Zebra and Quagga Mussel Control in the Power Industry
By Brian Grochowski
Aquatic invasive species such as zebra and quagga mussels can be a nuisance to the power generation industry. For facilities that use surface water, where these mussels are prevalent, this nuisance can be quite costly. The biggest area of concern is where the adhesion of mussels to the intake water lines causes restricted flow, reduces efficiency and clogs the heat exchanger tubing.
Mitigation of this problem is critical since excessive build-up requires equipment downtime to perform appropriate cleaning. In the power industry, unexpected maintenance requirements that result in downtime can have a significant negative economic impact on the operator. Properly managing outages is crucial.
To help facilities mitigate the risk of these invasive species, the US Bureau of Reclamation published a guidance document. See Table 1 below from their list of recommendations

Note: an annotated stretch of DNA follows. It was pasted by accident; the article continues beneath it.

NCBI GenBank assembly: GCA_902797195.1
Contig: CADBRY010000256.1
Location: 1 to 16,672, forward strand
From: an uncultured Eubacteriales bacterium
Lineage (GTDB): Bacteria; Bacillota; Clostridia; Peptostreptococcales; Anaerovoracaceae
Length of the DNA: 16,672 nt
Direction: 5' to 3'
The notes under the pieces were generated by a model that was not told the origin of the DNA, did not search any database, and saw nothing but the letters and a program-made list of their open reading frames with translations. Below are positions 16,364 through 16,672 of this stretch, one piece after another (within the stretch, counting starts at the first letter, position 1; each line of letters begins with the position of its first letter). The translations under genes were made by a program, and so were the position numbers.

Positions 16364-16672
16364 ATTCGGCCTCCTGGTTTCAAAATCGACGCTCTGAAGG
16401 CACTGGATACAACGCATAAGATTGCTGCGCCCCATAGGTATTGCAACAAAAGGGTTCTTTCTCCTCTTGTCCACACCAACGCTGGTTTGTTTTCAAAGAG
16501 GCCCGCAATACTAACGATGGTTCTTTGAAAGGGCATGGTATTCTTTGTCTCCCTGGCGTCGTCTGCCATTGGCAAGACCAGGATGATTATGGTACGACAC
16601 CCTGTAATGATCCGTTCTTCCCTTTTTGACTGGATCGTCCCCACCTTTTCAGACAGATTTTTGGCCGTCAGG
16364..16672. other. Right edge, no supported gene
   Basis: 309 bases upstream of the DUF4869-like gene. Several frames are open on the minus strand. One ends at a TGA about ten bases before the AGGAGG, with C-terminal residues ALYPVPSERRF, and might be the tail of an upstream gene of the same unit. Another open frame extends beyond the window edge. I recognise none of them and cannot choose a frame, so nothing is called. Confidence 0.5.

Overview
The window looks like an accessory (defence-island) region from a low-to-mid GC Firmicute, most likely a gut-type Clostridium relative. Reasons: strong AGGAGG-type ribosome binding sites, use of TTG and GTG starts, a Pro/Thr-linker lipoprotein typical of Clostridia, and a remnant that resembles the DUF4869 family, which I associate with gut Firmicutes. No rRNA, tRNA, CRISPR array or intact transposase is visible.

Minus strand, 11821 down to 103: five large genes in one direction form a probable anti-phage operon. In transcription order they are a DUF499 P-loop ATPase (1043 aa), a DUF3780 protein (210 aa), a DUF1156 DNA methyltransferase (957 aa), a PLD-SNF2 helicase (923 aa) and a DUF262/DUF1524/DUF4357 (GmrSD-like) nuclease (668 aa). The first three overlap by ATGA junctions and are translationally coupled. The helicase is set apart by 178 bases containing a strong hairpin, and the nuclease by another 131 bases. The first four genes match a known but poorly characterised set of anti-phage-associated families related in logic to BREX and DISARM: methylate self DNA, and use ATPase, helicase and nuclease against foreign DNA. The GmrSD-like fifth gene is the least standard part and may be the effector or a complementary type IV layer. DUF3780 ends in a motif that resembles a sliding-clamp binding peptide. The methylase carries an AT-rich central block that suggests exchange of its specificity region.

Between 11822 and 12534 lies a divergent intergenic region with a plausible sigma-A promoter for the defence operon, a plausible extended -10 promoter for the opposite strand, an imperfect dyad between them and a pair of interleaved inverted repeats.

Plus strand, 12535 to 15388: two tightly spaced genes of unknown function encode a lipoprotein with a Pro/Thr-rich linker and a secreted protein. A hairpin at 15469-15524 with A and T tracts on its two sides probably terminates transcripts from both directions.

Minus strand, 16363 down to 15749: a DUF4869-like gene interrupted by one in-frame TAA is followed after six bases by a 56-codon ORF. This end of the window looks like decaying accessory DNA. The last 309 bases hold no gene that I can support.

In the past, power generation companies have relied on chemical treatment to mitigate the risk of build-up, but increasingly they are adopting mechanical and process solutions. When the USBR guidance was published, UV technology was still considered an “experimental” method as there was a lack of data showing its effectiveness in controlling quagga mussels and other invasive species. Since then, studies by Renata Claudi (RNT Consulting) and others have demonstrated that even low UV doses of 20mJ/cm2 RED are sufficient to inactivate and control quagga mussels. Other studies have suggested that higher doses of around 100mJ/cm2 RED can prevent the attachment of zebra and quagga mussel larvae (veligers) to downstream surfaces. Most of the studies have utilized medium pressure UV systems due to the polychromatic output of these systems and their ability to handle higher water flows with a minimal number of lamps.
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